Figures released today indicate that 2007 was a record-breaking year for London theatre, with both attendances and ticket revenues exceeding the previous benchmarks. The announcement comes at the start of the centenary year for the Society of London Theatre (SOLT) and London’s Theatreland, and is a fitting way to start the celebrations with a bang.
The new attendance record (13,630,810) smashes the previous high, with 1.25 million more people attending London’s plays, musicals, opera and dance than in 2006. Due to this increase in audiences, London theatre broke another record, taking £469,729,135 in ticket receipts and contributing £70 million in VAT receipts to the government.
The particularly good news for many theatres was an increase in first-time theatregoers swelling the attendance numbers.
Rosemary Squire, President of SOLT, said of the figures: “This is obviously excellent news for the industry, for all those who work in it, and for the UK economy. The theatre capital of the world continues to come up with shows that the public want to see. It’s a costly business, however, putting on world-class theatre, and we’re investing more and more in productions to meet public expectations. However, for the moment, I think we can all celebrate an on-going success story.”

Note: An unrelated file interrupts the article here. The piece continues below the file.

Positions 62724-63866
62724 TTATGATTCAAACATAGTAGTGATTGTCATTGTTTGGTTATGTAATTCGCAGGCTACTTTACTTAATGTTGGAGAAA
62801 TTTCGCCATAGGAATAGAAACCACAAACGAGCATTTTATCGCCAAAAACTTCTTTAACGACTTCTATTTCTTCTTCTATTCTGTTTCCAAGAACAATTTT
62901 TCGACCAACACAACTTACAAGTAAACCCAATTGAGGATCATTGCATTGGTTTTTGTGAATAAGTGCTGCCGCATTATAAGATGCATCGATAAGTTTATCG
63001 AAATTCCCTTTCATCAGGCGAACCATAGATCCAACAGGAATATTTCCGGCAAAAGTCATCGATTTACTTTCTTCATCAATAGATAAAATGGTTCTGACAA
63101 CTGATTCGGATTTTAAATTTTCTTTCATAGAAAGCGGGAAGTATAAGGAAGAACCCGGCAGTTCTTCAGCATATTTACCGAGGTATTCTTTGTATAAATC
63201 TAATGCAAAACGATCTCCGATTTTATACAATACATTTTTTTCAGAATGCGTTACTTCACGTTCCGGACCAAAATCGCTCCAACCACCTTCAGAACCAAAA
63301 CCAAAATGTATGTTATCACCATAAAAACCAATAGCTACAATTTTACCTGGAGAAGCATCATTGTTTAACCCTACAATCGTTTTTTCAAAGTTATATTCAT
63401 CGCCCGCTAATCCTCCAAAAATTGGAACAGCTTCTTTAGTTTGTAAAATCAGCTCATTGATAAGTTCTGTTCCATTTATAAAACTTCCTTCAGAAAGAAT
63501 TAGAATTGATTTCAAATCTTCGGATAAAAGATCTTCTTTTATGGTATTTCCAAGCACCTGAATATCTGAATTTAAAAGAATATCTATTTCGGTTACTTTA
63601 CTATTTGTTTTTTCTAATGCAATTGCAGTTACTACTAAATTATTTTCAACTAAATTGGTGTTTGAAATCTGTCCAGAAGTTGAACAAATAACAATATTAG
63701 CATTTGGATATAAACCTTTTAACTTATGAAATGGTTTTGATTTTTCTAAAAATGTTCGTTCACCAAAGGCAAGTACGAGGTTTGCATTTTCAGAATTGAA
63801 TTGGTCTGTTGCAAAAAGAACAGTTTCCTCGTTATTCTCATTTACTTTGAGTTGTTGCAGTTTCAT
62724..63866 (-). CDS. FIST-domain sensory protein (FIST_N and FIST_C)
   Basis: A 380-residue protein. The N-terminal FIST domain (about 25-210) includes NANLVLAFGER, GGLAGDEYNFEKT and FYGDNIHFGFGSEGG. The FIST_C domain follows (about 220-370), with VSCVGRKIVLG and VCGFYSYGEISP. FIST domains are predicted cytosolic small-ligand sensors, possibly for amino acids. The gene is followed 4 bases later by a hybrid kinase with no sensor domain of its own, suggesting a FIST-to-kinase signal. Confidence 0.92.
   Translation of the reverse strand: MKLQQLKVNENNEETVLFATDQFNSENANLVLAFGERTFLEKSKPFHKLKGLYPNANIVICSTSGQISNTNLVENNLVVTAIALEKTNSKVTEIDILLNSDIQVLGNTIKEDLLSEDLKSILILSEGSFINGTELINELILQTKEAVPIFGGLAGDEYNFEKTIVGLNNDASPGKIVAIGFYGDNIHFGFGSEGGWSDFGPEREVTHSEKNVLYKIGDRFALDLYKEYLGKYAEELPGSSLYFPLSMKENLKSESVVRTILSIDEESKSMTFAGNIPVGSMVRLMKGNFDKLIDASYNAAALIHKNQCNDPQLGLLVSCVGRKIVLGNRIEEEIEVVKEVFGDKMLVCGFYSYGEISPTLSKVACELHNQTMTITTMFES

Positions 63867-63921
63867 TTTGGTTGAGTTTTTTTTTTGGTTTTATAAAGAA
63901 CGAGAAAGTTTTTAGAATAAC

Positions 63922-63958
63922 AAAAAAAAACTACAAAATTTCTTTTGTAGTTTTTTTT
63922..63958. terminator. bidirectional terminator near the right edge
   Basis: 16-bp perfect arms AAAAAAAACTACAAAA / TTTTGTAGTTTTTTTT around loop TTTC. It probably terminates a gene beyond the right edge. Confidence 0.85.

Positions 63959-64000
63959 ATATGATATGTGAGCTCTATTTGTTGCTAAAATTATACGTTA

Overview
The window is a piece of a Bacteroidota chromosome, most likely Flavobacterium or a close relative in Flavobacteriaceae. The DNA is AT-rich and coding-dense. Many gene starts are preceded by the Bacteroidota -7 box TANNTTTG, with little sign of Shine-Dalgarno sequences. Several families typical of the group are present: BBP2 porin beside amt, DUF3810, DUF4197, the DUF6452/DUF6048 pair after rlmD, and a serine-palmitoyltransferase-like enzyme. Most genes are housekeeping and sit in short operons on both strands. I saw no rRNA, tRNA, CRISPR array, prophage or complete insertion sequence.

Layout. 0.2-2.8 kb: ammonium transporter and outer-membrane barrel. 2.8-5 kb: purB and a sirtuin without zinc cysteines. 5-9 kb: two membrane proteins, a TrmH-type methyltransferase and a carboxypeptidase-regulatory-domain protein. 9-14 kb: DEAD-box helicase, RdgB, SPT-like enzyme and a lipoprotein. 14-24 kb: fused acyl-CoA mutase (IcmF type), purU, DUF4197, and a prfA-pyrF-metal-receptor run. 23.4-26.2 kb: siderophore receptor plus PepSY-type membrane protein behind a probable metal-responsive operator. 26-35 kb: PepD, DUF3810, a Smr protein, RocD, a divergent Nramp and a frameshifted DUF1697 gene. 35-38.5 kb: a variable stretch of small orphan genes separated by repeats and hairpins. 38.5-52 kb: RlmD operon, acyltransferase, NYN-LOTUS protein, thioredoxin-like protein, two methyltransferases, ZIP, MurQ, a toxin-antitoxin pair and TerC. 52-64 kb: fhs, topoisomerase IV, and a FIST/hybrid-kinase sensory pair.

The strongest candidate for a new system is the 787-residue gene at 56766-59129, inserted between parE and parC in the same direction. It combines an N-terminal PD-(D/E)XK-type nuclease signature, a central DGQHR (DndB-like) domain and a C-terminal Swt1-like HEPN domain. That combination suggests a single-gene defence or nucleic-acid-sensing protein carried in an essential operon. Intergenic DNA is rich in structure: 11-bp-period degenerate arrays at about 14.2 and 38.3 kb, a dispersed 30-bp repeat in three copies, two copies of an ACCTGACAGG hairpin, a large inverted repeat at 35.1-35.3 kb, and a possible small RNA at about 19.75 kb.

The rise in audience numbers in 2006 and 2007 coincides with the escalation of London theatre’s profile. The arrival of large scale musicals such as Dirty Dancing, The Lord Of The Rings, Monty Python’s Spamalot and Wicked, the televised search for the stars of The Sound Of Music, Grease and Joseph And The Amazing Technicolor Dreamcoat, and the influx of Hollywood stars to the London stage have kept Theatreland in the news and increased interest.
The Chief Executive of SOLT, Richard Pulford, offered a cautionary note to go with the celebrations: “2007 was something of an annus mirabilis for London theatre, with many new productions which caught the public imagination. These figures are a wonderful start to our centenary year – but we’re under no illusions that in the current economic climate we’re going to have to work very hard to maintain this level of success.”